Comment Was this review helpful to you? Yes No Sending feedback...
Thank you for your feedback. If this review is inappropriate, please let us know.
Sorry, we failed to record your vote. Please try again
A Kid's Review on August 20, 2013
Format: Paperback
SPOILER ALERT (This review includes details about the ending). I loved the book, Sources of Light! It is set in Jackson, Mississippi, in 1962 during the Civil Rights Movement. It is about a 14 year old white girl, Sam, who moves from the East Coast to Jackson with her mother, after her father is killed in the war. The story is from the point of view of Sam through her first year of school in Mississippi. Shortly after moving there, Sam's mother meets a photographer named Perry, who gives Sam her first camera. He explains to Sam that it is important to record things, to be a witness through the camera. Sam becomes friends with a wealthy boy named Stone McMullan, whose parents are racist against black people. While reading the book, I could not decide whether or not I liked Stone. At times I thought he agreed with his parents and hated black people, but other times he seemed nice and innocent.

During the story, many terrible things happen to black people in front of Sam that she hadn't realized were going on when she lived in Boston. During these things, Sam is constantly taking pictures with the camera Perry gave her. Sam's mother is a teacher and begins teaching black people at a local college. This is not allowed in Mississippi. After this, people start saying horrible things about Sam and her mother, and their friend, Perry. They help black people register to vote and Sam sees how horrible most of the white are to the black people and how unfair it is.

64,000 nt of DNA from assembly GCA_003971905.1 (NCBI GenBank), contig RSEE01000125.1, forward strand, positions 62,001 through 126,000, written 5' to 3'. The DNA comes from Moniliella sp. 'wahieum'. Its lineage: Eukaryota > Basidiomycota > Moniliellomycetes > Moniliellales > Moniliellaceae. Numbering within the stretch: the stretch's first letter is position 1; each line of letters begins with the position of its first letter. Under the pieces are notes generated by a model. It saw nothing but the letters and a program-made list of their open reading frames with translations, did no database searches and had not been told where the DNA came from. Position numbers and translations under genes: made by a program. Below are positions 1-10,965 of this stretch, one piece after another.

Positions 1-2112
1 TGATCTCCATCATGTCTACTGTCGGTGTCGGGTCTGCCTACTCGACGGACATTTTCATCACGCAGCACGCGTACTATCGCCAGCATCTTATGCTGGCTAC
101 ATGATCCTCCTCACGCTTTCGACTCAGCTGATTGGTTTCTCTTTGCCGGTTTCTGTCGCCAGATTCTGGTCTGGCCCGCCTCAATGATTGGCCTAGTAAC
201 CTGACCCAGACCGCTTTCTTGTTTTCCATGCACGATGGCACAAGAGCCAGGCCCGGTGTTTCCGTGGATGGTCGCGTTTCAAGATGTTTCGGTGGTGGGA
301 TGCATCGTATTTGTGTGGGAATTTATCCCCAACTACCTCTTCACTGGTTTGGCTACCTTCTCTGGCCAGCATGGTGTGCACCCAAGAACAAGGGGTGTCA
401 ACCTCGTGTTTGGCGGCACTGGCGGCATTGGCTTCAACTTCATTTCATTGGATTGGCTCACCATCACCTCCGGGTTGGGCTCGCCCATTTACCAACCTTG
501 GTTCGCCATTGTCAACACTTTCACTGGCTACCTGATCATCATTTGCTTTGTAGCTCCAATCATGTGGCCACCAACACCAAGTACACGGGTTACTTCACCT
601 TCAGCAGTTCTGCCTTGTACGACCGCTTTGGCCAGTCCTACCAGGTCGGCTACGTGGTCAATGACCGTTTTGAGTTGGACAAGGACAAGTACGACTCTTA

These people soon find out that Perry has been taking pictures of the terrible things happening to black people in Mississippi and he is taken out to the woods and beaten to death. During the beating, he has a tiny camera and takes photographs of the whole thing.
Read more ›
Comment Was this review helpful to you? Yes No Sending feedback...
Thank you for your feedback. If this review is inappropriate, please let us know.
Sorry, we failed to record your vote. Please try again

Product Images from Customers

Search
ARRAY(0xa4ed8828)

What Other Items Do Customers Buy After Viewing This Item?